Coronavirus: A Book for Children by Elizabeth Jenner, Kate Wilson & Nia Roberts, illustrated by Axel Scheffler.

ASU’s Center for Child Well-Being has put together some great activity books to download including this one for Earth Day.

Stressed out? Why not take this time to enjoy some poetry.  April is National Poetry Month. Go to to find ways to celebrate at home or online.

March is Women’s History Month


Every year March is designated Women’s History Month by Presidential proclamation. The month is set aside to honor women’s contributions in American history. The 2020 Women’s History Month theme is “Valiant Women of the Vote.” The theme honors “the brave women who fought to win suffrage rights for women, and for the women who continue to fight for the voting rights of others.”

View our booklist and check out some of these titles.

Graphic Novel Recommendations

The following are graphic novel recommendations from our outreach librarian David.  Some of these titles are available to check out from Hoopla, our digital platform for eBooks.  These are books are for a variety of ages (some for children, some for adults) and are good examples of the variety in non-superhero comics being published in the past few years.

Jon Buller and Susan Schade. Anne of Green Bagels. Papercutz, 2016.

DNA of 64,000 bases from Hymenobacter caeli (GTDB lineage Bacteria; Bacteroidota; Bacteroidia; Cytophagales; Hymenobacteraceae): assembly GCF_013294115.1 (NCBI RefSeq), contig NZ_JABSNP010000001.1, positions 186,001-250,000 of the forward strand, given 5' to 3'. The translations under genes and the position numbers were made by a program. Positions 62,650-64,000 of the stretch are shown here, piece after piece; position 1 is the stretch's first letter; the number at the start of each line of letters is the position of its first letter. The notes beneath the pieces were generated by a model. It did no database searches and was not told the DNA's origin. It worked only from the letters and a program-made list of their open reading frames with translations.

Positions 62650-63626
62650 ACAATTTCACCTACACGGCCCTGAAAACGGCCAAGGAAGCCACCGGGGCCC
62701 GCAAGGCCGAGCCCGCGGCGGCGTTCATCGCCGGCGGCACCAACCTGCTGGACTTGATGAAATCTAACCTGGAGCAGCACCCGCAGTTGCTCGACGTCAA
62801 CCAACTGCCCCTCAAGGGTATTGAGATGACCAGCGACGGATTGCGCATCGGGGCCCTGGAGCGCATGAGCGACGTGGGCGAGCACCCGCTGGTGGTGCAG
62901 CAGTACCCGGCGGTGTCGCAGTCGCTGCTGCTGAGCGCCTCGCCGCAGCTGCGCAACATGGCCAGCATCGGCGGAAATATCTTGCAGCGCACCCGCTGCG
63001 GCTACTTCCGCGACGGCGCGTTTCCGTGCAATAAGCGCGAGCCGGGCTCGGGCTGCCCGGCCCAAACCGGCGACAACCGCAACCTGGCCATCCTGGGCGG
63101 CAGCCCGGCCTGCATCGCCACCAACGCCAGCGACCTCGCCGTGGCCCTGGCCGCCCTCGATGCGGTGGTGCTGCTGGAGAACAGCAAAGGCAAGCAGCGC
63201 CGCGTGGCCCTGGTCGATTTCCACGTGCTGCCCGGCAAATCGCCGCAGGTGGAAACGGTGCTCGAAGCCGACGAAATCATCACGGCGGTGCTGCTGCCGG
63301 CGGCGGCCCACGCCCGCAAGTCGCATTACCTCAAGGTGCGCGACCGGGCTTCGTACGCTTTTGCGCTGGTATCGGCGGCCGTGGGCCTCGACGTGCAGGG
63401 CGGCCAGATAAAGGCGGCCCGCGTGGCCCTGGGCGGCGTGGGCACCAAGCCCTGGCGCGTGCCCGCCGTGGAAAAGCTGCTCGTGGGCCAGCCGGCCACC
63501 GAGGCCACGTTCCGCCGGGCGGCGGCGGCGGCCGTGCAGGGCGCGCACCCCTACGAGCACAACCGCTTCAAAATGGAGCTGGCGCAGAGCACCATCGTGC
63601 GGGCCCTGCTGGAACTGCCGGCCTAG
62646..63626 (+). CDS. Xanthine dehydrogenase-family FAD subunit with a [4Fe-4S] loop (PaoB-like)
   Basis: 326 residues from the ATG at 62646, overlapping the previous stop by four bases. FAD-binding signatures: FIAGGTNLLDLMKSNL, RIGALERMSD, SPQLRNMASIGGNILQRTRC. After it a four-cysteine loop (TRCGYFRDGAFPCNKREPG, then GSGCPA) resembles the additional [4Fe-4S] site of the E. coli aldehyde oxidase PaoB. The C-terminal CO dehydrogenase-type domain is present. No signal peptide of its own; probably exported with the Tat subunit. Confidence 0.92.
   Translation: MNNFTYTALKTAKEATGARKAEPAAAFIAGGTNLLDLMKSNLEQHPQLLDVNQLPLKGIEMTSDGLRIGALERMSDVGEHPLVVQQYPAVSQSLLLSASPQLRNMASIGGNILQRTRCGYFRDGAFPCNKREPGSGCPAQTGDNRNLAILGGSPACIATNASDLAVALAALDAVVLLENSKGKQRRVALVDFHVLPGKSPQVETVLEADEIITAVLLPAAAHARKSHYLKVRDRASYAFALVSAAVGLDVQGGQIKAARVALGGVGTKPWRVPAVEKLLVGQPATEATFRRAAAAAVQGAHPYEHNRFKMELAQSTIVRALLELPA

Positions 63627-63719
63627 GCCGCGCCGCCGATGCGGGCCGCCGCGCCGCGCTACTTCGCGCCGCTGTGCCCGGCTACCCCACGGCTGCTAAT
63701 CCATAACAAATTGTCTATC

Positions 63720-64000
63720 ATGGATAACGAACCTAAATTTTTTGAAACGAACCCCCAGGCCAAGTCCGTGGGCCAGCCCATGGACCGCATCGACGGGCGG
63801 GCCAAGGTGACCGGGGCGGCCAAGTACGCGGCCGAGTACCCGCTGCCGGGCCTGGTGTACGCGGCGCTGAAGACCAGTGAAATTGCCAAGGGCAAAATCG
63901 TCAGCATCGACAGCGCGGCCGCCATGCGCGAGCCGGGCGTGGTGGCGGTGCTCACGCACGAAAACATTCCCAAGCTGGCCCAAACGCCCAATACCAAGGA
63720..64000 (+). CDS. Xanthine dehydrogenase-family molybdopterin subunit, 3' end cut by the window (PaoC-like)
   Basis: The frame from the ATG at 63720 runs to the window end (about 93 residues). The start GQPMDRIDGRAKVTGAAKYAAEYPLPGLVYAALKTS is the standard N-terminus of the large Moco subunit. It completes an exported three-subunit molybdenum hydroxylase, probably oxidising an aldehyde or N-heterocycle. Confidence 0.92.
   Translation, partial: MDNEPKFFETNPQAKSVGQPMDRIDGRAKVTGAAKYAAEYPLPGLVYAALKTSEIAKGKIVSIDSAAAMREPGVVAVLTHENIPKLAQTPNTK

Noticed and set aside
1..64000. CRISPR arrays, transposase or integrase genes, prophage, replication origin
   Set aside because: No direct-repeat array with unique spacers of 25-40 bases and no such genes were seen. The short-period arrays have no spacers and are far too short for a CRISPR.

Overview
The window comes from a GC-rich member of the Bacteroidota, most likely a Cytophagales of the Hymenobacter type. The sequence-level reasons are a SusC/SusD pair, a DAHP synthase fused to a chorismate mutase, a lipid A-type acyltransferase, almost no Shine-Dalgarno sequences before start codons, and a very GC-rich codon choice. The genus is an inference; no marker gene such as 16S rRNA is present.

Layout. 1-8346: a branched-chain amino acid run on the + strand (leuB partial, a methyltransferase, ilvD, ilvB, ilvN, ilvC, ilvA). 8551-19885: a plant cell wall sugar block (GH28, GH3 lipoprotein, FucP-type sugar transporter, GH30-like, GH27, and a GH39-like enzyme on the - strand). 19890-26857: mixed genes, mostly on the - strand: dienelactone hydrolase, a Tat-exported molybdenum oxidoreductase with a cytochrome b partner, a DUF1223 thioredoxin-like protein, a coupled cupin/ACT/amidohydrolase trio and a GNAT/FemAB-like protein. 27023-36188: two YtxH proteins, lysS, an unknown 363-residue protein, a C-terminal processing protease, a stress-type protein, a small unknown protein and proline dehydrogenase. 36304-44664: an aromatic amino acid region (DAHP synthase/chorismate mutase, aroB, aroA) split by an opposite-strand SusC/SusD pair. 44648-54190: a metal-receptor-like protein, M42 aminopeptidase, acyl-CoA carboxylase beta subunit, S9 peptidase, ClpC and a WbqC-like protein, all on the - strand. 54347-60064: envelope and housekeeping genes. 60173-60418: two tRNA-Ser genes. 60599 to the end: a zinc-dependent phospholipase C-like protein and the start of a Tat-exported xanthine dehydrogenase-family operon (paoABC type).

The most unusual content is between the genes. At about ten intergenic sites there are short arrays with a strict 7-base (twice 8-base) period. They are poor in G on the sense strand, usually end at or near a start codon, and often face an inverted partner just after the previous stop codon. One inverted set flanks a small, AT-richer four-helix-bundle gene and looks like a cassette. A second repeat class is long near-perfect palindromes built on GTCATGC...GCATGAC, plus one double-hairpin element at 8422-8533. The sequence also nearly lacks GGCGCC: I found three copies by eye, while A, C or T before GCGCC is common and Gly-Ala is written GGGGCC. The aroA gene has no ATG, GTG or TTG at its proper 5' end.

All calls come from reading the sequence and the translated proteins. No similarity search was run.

Buller and Schade are a husband and wife team with more than four decades of experience creating children’s books.  I loved their previous series, The Travels of Thelonious, which was a three book fantasy series.  Like those books, Anne of Green Bagels alternates chapters told in a comics format with chapters told in an illustrated prose.  The story centers on Anne and her family as they move to a new suburban environment where Anne attends school.  Her father is an eccentric inventor.  Her new best friend is an accordion player who she starts a band with.  The story also involves an animated cartoon series and Anne’s surreal dreams.  If you enjoy the absurdist stories of Daniel Pinkwater, I think you’d enjoy this too.

Charles Forsman. I Am Not Okay with This. Fantagraphics Books, 2020.

Forsman’s book about a teenage outsider who also possesses telekinetic powers has recently been adapted into a live action Netflix series.  The book is succinct, a quick read, that delves into the teenage years with dark humor.  Told in a journal format in a sort of classic comic strip style, Forsman subverts our expectations  by creating a powerful and sometimes violent story about trauma and control.

Dylan Horrocks. Sam Zabel & the Magic Pen. 2014.
sam_zabel and the magic pen
This funny and erotic comic for adults chronicles the author’s alter ego through comics history and the creative process. A mysterious old comic book set on Mars suddenly throws Sam headlong into a wild, fantastic journey through centuries of comics, stories, and imaginary worlds.

Johnston, Lynn.  For Better or For Worse: The Complete Library: Volumes 1 – 4.  IDW, 2016 – 2019.
For Better of For Worse was a very special daily comic strip in that the characters actually age in real time.  You can read the first 14 years of the strip via these four volumes on the hoopla app.  As the story progresses, Lynn’s strengths as a visual storyteller improve.  The family dynamic becomes more dramatic and she begins to deal with more serious themes.  Fans of Raina Telgemeier, author of Smile,  will most likely enjoy these books as they were a huge influence on that artist growing up.